All vertebrates (including humans) have the same basic body plan – they are strictly bilaterally symmetrical in early embryonic stages and largely bilaterally symmetrical in adulthood. That is, they have mirror-image left and right halves if divided down the middle. For these reasons, the basic directional terms can be considered to be those used in vertebrates. By extension, the same terms are used for many other (invertebrate) organisms as well.
While these terms are standardized within specific fields of biology, there are unavoidable, sometimes dramatic, differences between some disciplines. For example, differences in terminology remain a problem that, to some extent, still separates the terminology of human anatomy from that used in the study of various other zoological categories.
Standardized anatomical and zoological terms of location have been developed, usually based on Latin and Greek words, to enable all biological and medical scientists to precisely delineate and communicate information about animal bodies and their component organs, even though the meaning of some of the terms often is context-sensitive.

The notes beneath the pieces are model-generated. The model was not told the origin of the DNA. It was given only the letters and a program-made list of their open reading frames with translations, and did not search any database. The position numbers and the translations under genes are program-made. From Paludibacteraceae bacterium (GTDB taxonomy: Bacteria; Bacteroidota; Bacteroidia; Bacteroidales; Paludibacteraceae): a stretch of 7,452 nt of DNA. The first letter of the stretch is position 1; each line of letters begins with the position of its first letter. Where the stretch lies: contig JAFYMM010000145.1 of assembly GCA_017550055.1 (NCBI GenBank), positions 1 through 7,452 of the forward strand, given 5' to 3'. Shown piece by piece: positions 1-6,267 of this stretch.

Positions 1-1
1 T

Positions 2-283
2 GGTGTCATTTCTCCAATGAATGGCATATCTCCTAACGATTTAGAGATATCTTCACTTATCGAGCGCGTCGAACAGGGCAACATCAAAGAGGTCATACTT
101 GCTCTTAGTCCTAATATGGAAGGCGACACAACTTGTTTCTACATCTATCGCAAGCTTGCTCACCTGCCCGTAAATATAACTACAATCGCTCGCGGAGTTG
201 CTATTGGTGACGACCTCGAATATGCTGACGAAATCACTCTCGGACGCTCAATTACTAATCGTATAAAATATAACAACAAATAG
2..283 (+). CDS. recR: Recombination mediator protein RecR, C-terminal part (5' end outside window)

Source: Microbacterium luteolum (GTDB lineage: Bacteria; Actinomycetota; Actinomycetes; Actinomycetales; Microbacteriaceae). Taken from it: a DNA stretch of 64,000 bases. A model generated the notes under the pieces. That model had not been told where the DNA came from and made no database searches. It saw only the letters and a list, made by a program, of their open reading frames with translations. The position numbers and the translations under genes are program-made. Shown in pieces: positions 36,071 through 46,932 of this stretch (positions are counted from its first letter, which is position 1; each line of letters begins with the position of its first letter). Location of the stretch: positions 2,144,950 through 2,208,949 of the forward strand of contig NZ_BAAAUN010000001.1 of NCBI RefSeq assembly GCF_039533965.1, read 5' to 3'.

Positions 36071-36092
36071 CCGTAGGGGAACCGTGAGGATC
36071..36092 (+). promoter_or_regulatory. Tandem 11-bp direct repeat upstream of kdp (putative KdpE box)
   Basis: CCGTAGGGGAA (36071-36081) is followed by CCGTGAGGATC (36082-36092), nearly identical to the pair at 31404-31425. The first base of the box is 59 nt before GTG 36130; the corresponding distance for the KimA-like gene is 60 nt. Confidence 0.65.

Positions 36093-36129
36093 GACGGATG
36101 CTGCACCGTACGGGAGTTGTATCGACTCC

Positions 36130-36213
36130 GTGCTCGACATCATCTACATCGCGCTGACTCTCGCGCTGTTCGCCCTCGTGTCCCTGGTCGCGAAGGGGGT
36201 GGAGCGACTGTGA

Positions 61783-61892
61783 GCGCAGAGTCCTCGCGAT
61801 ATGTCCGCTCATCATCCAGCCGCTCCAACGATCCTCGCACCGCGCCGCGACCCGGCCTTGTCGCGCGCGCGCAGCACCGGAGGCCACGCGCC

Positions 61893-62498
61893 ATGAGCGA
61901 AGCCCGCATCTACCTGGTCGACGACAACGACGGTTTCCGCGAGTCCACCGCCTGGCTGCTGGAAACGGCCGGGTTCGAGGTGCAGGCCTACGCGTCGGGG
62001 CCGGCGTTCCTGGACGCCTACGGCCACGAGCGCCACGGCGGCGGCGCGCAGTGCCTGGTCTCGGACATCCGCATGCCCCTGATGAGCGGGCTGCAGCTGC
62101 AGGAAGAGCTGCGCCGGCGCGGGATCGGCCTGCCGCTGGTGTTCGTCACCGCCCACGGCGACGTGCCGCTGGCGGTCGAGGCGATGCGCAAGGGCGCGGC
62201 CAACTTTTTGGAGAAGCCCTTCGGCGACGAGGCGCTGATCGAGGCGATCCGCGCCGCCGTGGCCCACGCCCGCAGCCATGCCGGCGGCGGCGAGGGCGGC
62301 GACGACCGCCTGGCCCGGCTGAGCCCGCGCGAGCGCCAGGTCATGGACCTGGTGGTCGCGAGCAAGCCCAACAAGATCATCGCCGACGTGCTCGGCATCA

The vertebrates and Craniata share a substantial heritage and common structure, so many of the same terms are used to describe location. To avoid ambiguities this terminology is based on the anatomy of each animal in a standard way.
For humans, one type of vertebrate, anatomical terms may differ from other forms of vertebrates. For one reason, this is because humans have a different neuraxis and, unlike animals that rest on four limbs, humans are considered when describing anatomy as being in the standard anatomical position. Thus what is on "top" of a human is the head, whereas the "top" of a dog may be its back, and the "top" of a flounder could refer to either its left or its right side.